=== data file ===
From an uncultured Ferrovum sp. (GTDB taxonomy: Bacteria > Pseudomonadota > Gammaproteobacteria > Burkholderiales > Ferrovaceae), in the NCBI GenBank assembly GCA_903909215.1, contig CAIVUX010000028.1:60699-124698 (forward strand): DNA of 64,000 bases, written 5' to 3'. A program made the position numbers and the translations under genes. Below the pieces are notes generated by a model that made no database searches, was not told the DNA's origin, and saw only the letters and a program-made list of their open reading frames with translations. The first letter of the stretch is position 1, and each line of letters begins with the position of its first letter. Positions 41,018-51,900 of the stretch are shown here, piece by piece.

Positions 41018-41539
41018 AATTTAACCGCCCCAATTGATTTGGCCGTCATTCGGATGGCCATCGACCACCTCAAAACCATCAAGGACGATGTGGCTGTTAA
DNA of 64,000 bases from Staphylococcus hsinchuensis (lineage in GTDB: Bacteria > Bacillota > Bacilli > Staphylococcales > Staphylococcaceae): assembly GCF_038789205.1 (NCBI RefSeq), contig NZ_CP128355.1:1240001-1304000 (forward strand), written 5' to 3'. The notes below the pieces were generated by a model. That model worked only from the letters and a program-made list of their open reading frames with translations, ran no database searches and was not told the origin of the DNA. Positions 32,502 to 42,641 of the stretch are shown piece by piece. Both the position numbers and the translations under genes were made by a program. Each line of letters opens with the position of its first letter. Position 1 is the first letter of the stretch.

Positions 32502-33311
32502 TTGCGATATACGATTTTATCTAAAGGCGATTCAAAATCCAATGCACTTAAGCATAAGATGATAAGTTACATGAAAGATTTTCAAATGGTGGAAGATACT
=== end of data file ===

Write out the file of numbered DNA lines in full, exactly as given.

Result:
From an uncultured Ferrovum sp. (GTDB taxonomy: Bacteria > Pseudomonadota > Gammaproteobacteria > Burkholderiales > Ferrovaceae), in the NCBI GenBank assembly GCA_903909215.1, contig CAIVUX010000028.1:60699-124698 (forward strand): DNA of 64,000 bases, written 5' to 3'. A program made the position numbers and the translations under genes. Below the pieces are notes generated by a model that made no database searches, was not told the DNA's origin, and saw only the letters and a program-made list of their open reading frames with translations. The first letter of the stretch is position 1, and each line of letters begins with the position of its first letter. Positions 41,018-51,900 of the stretch are shown here, piece by piece.

Positions 41018-41539
41018 AATTTAACCGCCCCAATTGATTTGGCCGTCATTCGGATGGCCATCGACCACCTCAAAACCATCAAGGACGATGTGGCTGTTAA
DNA of 64,000 bases from Staphylococcus hsinchuensis (lineage in GTDB: Bacteria > Bacillota > Bacilli > Staphylococcales > Staphylococcaceae): assembly GCF_038789205.1 (NCBI RefSeq), contig NZ_CP128355.1:1240001-1304000 (forward strand), written 5' to 3'. The notes below the pieces were generated by a model. That model worked only from the letters and a program-made list of their open reading frames with translations, ran no database searches and was not told the origin of the DNA. Positions 32,502 to 42,641 of the stretch are shown piece by piece. Both the position numbers and the translations under genes were made by a program. Each line of letters opens with the position of its first letter. Position 1 is the first letter of the stretch.

Positions 32502-33311
32502 TTGCGATATACGATTTTATCTAAAGGCGATTCAAAATCCAATGCACTTAAGCATAAGATGATAAGTTACATGAAAGATTTTCAAATGGTGGAAGATACT